java -jar <input filename> <output filename>

The output may need a little aligning of the tabs, it’s purely a cosmetic issue that I hope to fix eventually.

I now have an expanded memory interface card that will logically support up to 10 chips (I only have 2 sockets on the board for now) and the limit of each of those chips is 32MBit (or 4Mbyte), theoretically you can have 40MBytes of memory on this card. There is a register that holds the expanded address lines A14-A21 to allow access to the memory beyond the 16Kbyte window provided by the bank. The base address of the I/O is set by jumpers but the memory is hard wired to be in Bank 3 (0xC000 – 0xFFFF), The 16Kbyte window is moved by using 3 I/O ports:

  • base : writing anything to this port will increment the select, it will wrap around back to 1 after 10.
  • base+1 : writing anything to this port will reset the select back to chip 1
  • base+2 : writing a byte to this port will load the expanded address register with that byte.

In this picture I have a pair of 128Kbyte NVRAM’s, there is a lot of unused parts on this board as I have modified the circuit a lot to get it to work. The green LED’s show which of the 10 chips are selected, and the red LED’s show the contents of the expanded address register.

There should be a video demonstrating it being made soon.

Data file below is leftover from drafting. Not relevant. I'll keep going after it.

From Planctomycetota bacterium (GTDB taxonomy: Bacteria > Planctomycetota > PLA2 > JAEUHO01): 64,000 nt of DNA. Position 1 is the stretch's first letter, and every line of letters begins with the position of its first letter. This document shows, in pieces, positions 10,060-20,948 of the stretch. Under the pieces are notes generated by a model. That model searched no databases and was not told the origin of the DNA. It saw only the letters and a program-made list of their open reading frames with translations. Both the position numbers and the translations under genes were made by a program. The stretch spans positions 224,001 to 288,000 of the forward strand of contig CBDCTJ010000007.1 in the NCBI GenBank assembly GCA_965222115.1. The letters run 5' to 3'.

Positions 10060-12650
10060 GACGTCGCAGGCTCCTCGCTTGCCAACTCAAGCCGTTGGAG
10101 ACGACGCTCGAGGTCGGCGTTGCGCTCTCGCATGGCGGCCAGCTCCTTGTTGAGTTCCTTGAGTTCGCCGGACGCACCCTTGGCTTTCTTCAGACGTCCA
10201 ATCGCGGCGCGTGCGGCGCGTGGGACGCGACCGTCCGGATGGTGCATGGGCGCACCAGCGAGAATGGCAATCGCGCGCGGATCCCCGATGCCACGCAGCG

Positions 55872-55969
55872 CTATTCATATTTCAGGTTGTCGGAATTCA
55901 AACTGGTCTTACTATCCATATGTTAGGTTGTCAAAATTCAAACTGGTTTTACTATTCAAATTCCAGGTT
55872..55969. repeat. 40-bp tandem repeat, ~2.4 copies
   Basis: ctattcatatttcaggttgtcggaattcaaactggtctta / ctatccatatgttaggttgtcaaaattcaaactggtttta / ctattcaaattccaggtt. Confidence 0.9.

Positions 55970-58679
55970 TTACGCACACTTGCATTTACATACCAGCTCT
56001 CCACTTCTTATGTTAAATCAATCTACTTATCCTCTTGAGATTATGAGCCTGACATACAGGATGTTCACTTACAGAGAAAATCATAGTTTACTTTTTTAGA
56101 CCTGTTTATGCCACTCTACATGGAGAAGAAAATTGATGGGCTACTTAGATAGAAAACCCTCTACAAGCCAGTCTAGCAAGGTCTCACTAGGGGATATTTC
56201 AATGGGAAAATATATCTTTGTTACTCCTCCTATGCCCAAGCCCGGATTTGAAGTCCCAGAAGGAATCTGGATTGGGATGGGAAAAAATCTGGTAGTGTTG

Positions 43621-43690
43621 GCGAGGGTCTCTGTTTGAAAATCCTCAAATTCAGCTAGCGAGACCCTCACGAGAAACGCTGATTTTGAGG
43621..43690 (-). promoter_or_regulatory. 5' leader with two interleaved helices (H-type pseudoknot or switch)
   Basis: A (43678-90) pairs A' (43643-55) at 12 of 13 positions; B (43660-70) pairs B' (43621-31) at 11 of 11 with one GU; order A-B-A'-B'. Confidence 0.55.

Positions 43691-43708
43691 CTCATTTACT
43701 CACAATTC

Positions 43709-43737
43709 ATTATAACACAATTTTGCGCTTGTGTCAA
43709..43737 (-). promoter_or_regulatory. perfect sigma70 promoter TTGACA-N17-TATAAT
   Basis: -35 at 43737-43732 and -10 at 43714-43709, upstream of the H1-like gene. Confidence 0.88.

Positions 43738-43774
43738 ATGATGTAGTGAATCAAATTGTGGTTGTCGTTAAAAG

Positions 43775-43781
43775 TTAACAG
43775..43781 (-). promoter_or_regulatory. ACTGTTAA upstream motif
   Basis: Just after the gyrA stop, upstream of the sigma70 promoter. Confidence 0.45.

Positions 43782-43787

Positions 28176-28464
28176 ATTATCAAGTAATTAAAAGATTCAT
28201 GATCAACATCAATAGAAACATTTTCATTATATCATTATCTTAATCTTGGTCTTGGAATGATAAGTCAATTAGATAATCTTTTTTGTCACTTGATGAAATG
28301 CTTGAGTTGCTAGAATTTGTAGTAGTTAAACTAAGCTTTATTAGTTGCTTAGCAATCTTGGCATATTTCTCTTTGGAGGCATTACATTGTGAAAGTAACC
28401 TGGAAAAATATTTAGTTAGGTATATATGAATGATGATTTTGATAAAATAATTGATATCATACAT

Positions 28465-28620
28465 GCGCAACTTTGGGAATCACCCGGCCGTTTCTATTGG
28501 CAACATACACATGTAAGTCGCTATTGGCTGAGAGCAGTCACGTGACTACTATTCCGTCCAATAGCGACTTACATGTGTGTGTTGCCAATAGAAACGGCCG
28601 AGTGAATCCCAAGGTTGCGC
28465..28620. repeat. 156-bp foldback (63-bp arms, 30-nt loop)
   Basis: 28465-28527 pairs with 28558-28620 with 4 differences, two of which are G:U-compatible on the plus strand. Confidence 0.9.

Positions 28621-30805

As for the software side of things, I found a monitor made by Matt Cook that I have expanded with the help of Zeddy, my patreon, together we have made it into something that is very useful but I wish to take the system further by implementing the BIOS system as mentioned before. This will also include a menu system that will scan the expanded memory for executable blocks (they will have a specific signature in a header to allow it to be detected). This is currently in the early planning stage.

I will be updating the schematics here shortly.

bye for now

August 16 2018

I rebuilt the RAM/ROM expansion card and tinkered with the design a little. It will now allow you to read back the extended address from the same port you wrote it to. Maybe in the next revision I will include a way to read back the position on the chip selection.

The schematics for this board has been updated to version 1.1 and is now available here.

(Note: the schematic shows all 10 chip sockets and jumper configurations for each socket, the card shown was wired specifically for these 32Kbyte RAM’s)

As you can see, there is a lot of wiring in this board. It took ~10 hours spaced over 3 days as I checked pretty much every connection with the meter. When I come to test it, I found that everything would work as long as I didn’t have a chip in socket 0. After some good head scratching and lots of tracing wires it turned out that there was a whisker of wire that I failed to trim from the wiring under the chip select connection under socket 0 that was touching GND, this was enabling the chip in that socket causing contention.